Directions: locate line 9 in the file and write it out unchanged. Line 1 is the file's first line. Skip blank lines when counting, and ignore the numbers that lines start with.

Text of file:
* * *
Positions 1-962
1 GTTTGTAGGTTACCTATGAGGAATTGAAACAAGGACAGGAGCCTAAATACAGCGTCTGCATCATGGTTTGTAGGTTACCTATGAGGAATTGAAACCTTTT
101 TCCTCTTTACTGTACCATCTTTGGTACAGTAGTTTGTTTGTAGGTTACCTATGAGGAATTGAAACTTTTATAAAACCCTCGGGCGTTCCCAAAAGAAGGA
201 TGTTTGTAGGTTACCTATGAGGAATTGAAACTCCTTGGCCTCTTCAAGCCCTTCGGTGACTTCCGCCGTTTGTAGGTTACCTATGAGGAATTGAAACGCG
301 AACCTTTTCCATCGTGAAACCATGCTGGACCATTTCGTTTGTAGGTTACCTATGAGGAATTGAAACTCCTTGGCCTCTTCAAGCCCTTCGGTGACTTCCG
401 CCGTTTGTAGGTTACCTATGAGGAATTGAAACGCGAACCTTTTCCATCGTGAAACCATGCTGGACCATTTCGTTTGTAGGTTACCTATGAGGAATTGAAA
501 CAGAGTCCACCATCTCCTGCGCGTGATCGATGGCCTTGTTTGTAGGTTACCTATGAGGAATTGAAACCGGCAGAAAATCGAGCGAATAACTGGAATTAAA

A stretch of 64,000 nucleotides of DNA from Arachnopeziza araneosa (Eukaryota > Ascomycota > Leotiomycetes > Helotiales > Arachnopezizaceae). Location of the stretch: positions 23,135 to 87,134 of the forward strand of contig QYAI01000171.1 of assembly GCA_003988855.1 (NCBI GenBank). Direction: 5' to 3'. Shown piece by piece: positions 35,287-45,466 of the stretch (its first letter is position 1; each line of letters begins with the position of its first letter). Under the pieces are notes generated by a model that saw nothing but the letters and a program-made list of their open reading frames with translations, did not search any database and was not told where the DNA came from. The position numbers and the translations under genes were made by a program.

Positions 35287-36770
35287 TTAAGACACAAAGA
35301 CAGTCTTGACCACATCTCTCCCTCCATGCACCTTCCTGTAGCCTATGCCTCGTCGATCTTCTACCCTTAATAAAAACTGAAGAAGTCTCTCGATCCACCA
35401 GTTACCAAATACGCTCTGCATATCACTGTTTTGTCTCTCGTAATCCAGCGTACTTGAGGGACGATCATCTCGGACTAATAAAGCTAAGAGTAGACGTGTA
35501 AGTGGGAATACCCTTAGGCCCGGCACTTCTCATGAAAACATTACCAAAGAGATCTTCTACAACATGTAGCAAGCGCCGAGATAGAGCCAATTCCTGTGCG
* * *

Positions 35287-36770